It’s also possible to combine these sessions, depending on your abilities. As a general rule, you should allow one minute for recovery between these sessions, and aim for a total of 15 to 25 minutes.
Looking at these structures, you’ll no doubt notice that the HIIT method isn’t particularly easy, hence the existence of the Little method for beginners or those lacking in fitness.
It requires an iron will to start the last series of exercises, as well as a good dose of know-how to make the most of the short recovery periods. HIIT takes you out of your comfort zone and helps you build mental strength as well as physical strength.
Examples of HIIT workouts
The HIIT workout can be adapted to a variety of exercises, sports and activities, making it a versatile training format. Here are some examples of exercises you can include in a HIIT workout:
- Sprints: Run at full speed for a short distance, then recover by walking or jogging.
- Burpees: Start standing, then lower yourself into a push-up position, jump up to return to a standing position, and repeat quickly.
- Jumping Jacks: Make wide jumps by opening and closing your legs while raising your arms above your head.
- Skipping rope: Jump rope at high intensity for an interval, followed by a short recovery period.
- Cycling: Pedal at high intensity on a stationary bike for one interval, then reduce intensity for recovery.
- Jump squats: Perform squats, then jump into the air from the squat position.
- Push-ups: Do push-ups at a fast pace for an interval, then take a short break.
- Mountain Climbers: In plank position, alternately bring your knees up to your chest.
- Lunge jumps: Alternate lunges by jumping from one leg to the other.
- Box jumps: Jump up onto a stable bench, box or platform, then back down and repeat.
- Plank Jacks: In plank position, rapidly spread and close your legs.
- Jump Squats: Perform squats, then jump up from the squat position.
- Treadmill: Run at high speed on a treadmill for an interval, then walk or run slowly for recovery.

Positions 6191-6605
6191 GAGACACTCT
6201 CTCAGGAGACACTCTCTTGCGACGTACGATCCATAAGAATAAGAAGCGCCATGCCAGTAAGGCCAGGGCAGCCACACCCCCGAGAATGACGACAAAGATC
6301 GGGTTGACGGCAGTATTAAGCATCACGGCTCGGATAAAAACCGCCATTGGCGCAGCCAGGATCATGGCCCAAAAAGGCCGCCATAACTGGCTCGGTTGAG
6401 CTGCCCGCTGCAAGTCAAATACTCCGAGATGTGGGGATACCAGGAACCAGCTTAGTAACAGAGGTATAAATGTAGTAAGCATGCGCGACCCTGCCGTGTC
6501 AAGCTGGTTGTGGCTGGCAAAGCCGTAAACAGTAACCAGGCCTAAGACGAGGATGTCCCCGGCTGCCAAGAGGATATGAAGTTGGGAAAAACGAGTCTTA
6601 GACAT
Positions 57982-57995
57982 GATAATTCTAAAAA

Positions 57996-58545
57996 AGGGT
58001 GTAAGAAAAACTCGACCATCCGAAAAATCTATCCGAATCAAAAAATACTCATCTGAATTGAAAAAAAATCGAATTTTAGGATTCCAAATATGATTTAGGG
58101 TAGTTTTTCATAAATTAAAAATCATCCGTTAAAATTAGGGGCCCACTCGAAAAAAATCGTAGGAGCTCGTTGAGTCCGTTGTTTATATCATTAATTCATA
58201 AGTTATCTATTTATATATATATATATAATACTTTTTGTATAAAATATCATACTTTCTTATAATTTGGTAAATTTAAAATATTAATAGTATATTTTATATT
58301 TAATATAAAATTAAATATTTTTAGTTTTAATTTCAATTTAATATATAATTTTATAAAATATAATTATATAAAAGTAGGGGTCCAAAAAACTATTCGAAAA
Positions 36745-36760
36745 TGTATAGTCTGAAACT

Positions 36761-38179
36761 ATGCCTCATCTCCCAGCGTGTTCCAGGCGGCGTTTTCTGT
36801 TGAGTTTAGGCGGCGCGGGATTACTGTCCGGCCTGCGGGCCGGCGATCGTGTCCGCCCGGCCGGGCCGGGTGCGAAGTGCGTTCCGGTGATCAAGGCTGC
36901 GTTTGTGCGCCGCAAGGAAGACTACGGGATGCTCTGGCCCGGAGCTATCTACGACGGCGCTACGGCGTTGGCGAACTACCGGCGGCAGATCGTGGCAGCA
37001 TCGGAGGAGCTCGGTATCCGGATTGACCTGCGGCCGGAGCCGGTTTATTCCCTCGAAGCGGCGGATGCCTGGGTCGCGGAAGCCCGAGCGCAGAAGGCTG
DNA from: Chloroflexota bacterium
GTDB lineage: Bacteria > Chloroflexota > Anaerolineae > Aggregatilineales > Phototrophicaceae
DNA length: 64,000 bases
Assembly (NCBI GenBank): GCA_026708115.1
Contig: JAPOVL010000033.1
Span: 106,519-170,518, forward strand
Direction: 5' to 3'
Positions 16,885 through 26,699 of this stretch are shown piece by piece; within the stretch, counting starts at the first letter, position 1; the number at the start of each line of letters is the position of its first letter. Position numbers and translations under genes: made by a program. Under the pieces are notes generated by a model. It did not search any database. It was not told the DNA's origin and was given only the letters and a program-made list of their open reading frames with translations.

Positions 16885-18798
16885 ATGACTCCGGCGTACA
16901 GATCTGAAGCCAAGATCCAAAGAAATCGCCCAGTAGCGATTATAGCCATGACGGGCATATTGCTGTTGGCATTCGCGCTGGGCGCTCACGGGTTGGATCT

- Swimming: Swim at an intense pace for an interval, then slow down for recovery.
- Bodyweight training: Use exercises such as push-ups, squats, lunges, pull-ups, dips and burpees to create a HIIT workout.
The benefits of HITT training
A 1996 study (Tabata I.) compared endurance gains on a cycloergometer between subjects performing daily one-hour workouts at 70% VO2 Max and subjects performing 4-minute sessions (8 times 20 seconds effort followed by 10 seconds recovery) at 170%.
After 6 weeks, the interval-trainers had improved their anaerobic capacity by 28%, while the long-trainers had gained nothing.
The HIIT method is reputed in training circles to help burn fat. This is linked to a number of factors, such as the body’s inability to adapt its metabolism to intervals.
When we train on conventional endurance, our bodies adapt to manage energy expenditure in the most efficient way possible, enabling us to run 42-kilometer marathons, or even extreme endurance races of over 100 kilometers. These adaptations reduce lipid consumption. With the HIIT method, if your aim is to lose fat mass (either to get back into shape, or to dry out in bodybuilding), fat consumption can be up to 9 times higher than with classic endurance.